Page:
As honourable members realise, capital inflow can come in a number of forms. It can come in as borrowing with a finite requirement to repay at fixed rates or as equity capital with a continuing and growing need for capital service payments. Overseas capital can come in to industries restricted by franchise imposed by parent companies overseas which prevent them exporting or to industries which develop exports and contribute to our export earnings. It can come in a way which leaves a large degree of Australian ownership and control or excludes Australian participation. In each of these alternatives, admittedly starkly posed for this speech, there is a choice between one way and another, with one choice being better for Australia's future. As 1 see it, the job for the Development Corporation will be to use its influence where it can in the projects for which its assistance is sought to see that the choice made between the available alternatives is that choice which is in the best interests of Australia. Perhaps its crucial role will be its ability to influence the proportions of overseas capital coming in in the form of fixed interest loan money as opposed to equity capital. As structured by this Bill I believe this Australian Industry Development Corporation can play this useful role certainly to the extent that its operations should result in a larger proportion of overseas capital coming into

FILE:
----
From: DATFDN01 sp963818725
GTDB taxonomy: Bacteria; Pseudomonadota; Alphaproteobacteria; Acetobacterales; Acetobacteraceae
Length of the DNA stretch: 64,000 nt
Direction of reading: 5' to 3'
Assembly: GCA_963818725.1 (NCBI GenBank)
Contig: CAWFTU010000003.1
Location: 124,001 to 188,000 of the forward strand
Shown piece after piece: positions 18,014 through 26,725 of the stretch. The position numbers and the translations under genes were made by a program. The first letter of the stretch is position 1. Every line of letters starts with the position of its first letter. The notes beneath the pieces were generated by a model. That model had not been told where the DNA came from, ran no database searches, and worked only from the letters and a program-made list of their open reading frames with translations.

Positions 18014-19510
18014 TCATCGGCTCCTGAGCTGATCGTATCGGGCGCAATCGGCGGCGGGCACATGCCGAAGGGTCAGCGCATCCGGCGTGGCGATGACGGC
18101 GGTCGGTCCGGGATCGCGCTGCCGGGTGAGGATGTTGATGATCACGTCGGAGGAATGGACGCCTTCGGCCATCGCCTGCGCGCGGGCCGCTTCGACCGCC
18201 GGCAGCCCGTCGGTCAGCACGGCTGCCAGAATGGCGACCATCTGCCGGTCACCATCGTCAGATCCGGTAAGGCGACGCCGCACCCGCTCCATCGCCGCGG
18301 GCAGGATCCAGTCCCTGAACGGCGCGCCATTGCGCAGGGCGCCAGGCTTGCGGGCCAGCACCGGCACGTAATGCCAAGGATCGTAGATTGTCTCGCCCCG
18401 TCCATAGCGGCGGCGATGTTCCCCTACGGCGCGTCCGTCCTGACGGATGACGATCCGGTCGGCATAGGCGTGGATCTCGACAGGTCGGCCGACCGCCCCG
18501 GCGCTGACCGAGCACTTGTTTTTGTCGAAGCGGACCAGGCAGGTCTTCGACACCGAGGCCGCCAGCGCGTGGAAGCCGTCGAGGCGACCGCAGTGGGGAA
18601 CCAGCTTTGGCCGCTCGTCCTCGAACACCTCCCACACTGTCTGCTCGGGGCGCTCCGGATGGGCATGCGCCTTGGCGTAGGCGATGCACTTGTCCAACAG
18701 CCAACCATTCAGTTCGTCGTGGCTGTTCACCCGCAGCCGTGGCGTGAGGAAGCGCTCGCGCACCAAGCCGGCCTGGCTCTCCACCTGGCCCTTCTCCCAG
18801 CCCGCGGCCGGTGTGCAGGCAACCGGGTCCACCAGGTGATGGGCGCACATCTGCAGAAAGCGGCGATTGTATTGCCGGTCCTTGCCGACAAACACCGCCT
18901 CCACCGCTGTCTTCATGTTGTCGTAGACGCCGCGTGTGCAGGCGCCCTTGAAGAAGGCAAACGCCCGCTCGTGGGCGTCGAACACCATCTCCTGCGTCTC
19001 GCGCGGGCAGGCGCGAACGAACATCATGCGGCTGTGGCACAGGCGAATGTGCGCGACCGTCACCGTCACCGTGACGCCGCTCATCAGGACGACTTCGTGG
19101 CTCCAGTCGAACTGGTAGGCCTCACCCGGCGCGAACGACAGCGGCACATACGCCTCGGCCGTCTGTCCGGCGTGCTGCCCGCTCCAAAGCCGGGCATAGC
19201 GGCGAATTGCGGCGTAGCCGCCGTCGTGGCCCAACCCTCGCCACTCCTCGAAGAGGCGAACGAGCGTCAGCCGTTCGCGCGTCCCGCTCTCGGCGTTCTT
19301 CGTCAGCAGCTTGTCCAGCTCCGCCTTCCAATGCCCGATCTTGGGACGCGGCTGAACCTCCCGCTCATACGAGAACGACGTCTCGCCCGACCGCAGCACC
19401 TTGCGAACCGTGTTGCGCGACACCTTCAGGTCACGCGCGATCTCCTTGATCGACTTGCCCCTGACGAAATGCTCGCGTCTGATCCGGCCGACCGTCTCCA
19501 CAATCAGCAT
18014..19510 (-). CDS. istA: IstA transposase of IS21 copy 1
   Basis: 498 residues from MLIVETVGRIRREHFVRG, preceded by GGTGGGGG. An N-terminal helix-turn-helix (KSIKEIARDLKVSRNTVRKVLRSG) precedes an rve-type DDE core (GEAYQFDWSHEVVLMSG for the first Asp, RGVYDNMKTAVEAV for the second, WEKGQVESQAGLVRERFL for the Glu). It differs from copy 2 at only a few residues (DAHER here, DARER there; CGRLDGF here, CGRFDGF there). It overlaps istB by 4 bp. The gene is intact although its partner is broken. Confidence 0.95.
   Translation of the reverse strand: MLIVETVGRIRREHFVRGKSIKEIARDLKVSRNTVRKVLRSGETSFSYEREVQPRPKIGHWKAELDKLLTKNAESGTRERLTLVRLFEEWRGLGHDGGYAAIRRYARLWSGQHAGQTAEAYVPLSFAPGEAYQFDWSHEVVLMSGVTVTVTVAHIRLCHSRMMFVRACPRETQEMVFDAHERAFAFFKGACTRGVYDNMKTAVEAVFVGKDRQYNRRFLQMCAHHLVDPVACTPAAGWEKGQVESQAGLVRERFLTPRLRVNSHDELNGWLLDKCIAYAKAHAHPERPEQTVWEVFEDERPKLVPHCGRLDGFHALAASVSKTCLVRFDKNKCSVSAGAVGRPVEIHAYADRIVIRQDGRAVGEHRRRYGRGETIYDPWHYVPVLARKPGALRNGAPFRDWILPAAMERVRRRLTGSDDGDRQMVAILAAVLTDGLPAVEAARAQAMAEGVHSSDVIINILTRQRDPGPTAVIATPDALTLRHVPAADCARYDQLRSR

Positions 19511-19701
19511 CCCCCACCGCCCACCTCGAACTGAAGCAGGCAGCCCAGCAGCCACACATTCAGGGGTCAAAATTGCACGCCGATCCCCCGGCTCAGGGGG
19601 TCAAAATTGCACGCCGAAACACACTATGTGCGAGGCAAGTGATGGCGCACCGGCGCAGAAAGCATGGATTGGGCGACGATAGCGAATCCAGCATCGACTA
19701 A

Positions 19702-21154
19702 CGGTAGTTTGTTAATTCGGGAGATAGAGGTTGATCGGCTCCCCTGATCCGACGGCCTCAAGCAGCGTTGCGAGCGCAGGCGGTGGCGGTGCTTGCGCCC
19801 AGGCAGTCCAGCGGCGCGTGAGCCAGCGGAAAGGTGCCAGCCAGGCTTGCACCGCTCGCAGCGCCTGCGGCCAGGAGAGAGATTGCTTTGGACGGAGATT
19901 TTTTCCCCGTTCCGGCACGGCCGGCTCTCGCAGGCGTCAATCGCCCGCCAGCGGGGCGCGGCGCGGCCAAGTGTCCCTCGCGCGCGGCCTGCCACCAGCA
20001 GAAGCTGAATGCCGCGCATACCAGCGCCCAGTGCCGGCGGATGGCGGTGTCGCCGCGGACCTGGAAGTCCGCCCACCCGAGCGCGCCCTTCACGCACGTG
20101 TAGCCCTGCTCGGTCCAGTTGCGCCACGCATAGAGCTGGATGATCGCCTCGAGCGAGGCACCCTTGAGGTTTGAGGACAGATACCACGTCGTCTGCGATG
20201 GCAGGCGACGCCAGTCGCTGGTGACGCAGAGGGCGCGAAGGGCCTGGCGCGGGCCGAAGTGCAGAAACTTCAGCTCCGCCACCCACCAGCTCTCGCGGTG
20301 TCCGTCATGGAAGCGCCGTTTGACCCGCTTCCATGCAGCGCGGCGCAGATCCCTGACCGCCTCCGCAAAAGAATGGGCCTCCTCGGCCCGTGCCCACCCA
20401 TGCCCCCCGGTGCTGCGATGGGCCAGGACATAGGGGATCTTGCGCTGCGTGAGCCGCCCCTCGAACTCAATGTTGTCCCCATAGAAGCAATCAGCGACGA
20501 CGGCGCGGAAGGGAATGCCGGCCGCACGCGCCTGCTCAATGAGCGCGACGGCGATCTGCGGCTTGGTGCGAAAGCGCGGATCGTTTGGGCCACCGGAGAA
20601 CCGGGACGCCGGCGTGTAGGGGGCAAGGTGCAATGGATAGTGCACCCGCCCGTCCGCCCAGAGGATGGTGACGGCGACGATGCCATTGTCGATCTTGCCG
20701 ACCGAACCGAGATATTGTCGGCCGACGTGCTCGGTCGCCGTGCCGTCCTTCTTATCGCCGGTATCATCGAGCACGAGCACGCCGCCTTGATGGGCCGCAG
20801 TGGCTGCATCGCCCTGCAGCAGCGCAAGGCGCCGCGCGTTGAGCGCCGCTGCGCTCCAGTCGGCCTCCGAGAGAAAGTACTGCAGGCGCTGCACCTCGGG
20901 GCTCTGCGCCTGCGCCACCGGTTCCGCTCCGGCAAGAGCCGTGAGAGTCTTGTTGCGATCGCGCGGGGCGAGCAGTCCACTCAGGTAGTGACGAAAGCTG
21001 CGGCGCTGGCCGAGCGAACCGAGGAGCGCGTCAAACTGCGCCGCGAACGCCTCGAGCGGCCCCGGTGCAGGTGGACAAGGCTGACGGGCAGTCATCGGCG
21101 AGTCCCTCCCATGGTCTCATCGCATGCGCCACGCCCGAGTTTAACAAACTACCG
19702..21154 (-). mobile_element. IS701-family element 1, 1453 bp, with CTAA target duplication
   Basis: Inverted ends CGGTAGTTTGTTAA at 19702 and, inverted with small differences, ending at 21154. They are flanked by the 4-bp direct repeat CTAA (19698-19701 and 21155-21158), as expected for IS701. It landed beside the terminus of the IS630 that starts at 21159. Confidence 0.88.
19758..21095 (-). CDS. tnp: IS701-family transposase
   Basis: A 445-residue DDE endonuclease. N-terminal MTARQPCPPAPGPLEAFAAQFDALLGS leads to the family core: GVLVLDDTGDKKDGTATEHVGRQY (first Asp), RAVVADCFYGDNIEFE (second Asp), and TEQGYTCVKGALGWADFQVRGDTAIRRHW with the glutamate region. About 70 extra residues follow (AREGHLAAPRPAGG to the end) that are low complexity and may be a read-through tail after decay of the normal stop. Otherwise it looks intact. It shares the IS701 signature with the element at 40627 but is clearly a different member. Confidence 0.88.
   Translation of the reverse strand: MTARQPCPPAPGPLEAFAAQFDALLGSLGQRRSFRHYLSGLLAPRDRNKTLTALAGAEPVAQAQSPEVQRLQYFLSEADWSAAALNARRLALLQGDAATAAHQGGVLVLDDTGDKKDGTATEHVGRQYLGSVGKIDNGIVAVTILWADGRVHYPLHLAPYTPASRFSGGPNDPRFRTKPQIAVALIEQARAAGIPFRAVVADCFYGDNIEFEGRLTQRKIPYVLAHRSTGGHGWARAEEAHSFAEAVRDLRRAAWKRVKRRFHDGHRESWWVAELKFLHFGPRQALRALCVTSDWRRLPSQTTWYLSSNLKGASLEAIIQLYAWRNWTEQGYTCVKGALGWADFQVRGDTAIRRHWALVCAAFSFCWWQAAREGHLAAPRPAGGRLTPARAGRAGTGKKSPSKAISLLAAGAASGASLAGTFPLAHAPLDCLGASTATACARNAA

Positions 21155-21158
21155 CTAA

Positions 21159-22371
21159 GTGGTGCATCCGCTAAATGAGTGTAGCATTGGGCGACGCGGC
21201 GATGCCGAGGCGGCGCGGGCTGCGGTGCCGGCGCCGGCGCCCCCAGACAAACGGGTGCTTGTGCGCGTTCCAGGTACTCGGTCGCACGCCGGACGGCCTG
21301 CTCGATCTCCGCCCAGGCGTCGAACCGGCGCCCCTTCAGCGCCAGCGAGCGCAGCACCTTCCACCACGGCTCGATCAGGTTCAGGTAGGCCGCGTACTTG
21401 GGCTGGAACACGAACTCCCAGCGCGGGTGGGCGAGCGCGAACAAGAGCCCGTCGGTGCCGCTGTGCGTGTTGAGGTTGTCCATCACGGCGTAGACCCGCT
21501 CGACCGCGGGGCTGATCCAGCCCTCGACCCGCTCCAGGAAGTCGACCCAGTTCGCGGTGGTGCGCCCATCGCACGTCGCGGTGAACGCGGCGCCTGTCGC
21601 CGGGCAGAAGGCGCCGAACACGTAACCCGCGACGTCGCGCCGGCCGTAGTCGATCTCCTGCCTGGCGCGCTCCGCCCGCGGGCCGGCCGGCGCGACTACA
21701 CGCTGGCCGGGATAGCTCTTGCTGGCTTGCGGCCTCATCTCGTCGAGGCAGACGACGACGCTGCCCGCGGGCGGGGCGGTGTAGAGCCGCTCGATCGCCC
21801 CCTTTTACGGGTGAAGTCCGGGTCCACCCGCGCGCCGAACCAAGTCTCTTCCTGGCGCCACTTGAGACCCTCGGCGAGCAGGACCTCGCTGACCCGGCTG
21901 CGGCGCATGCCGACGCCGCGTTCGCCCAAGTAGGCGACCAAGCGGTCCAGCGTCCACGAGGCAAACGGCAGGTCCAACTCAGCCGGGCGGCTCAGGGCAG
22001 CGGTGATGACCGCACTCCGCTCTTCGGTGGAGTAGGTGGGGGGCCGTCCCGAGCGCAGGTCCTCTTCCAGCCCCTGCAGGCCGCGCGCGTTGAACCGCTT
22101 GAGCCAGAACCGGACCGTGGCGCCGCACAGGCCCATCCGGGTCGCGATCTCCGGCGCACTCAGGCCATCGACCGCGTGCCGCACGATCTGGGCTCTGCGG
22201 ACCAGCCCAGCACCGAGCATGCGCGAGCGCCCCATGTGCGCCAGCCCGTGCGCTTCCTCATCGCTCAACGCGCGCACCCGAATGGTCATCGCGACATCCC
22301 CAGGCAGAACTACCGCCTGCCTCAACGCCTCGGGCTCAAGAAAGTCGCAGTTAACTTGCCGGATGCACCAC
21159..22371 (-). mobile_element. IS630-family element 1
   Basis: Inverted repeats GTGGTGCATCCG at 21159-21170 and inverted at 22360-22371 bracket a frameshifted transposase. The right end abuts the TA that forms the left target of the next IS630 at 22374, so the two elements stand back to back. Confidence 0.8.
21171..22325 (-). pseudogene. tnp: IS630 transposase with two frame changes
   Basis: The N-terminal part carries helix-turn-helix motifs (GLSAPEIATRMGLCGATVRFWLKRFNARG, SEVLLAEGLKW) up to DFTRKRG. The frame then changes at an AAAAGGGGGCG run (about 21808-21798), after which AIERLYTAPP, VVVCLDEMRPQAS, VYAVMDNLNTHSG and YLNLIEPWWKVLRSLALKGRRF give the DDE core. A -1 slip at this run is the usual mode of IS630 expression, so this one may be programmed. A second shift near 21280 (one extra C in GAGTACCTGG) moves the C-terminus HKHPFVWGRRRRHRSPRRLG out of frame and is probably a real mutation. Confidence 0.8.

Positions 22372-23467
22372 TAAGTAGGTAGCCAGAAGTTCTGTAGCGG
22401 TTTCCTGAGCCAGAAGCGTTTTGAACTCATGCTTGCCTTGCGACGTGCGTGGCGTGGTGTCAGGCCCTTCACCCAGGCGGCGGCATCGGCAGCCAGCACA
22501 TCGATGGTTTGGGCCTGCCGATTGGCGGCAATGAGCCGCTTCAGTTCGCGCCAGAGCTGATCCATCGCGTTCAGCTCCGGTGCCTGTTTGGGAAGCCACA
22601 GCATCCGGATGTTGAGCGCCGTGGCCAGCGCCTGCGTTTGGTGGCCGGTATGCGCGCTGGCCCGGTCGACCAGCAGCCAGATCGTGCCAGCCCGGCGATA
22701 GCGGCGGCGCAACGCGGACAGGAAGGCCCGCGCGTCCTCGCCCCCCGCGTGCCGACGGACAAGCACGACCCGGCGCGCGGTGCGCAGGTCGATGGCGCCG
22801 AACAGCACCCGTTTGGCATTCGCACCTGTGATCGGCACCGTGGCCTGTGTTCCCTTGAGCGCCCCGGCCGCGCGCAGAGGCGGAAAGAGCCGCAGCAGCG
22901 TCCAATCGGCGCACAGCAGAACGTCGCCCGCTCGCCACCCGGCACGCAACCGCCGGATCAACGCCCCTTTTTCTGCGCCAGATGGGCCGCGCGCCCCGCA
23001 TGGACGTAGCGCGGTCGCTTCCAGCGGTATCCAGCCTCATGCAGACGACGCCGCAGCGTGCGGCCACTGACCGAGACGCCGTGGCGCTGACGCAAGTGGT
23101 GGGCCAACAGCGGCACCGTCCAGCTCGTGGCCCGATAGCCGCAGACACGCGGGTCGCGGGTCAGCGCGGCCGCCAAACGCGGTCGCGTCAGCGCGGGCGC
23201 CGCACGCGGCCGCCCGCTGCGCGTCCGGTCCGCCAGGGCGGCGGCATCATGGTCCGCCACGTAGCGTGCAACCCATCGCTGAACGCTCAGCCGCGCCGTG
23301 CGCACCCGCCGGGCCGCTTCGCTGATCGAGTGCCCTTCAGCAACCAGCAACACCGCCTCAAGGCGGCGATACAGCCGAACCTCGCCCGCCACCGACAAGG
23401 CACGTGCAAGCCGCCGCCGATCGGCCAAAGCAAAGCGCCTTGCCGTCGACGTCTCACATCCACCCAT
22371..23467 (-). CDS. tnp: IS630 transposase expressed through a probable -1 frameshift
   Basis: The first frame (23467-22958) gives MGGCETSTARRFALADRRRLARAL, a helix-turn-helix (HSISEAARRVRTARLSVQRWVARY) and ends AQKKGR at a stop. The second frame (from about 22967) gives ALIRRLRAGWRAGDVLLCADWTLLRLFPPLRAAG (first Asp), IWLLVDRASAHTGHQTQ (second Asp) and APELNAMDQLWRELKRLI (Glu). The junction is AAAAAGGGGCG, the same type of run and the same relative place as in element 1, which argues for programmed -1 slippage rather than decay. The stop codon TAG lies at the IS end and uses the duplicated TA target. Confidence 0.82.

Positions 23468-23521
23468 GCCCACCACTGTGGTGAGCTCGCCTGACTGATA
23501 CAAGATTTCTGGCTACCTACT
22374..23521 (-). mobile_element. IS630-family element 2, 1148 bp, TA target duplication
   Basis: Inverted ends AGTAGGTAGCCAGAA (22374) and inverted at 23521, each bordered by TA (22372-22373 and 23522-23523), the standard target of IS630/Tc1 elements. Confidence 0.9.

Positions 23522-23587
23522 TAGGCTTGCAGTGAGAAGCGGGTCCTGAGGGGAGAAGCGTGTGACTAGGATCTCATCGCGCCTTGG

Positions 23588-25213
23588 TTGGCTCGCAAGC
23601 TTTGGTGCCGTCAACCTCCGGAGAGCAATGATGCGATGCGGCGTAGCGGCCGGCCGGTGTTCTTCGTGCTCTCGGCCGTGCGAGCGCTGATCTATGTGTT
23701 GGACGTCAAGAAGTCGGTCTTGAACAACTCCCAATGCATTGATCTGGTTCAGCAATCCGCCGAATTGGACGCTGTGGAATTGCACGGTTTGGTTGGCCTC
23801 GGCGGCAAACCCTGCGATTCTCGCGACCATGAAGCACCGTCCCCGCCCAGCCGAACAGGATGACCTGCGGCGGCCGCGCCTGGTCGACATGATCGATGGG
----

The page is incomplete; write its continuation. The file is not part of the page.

Australia in the form of loan moneys. These moneys will eventually be repaid, thus ending the commitment to send funds overseas to service them. Equity capital gains a right to participate in profits and there is no predictable end to the commitment. As the enterprise prospers and grows the overseas payments grow with it.

As we are aware, the greater the share of profits of enterprises financed with capital from overseas which goes to Australians through equity holdings in our enterprises, the greater will be our capacity to finance our own further development and the stronger will bc our long term balance of payments position. These are simple facts and they have been simply put - oversimplified perhaps, but none the less important to this debate as it has developed. Of course, there remain big tasks to be undertaken in developing Australian industry and natural resources. This is not in dispute. Nor is it disputed that huge amounts of capital, both loan and equity, will need to be forthcoming for Australian development. It is in our long-term interests to encourage such measures as the Australian Industry Development Corporation, designed to assist the efforts of Australian companies to get overseas capital in the form best suited to what T believe are our best long term needs.

Here in Australia we have developed many kinds of financial institutions each filling an important and specialised need. These institutions cover a wide range and reflect the rapid sophistication of the Australian money markers in the past decade or so. We have the large private trading banks and their savings banks, State government savings banks, the Export Payments Insurance Corporation established by the Federal Government, the private Australian Bankers Export Re-Finance Corporation, the Commonwealth Development Bank - wrongly incorporated, I still firmly believe, in the Government-owned Commonwealth Banking Corporation - the private Australian Resources Development Bank, the hire purchase finance companies, short term money market dealers who have evolved from major share broking firms, life insurance offices, overseas discount houses, the new and rapidly expanding credit unions, and so on. Furthermore there has been a great expansion of the Australian merchant banking system, increasingly in recent years in partnership with the internationally renowned merchant banks of Britain, Europe and, to a lesser extent, the commercial banks of the United States of America.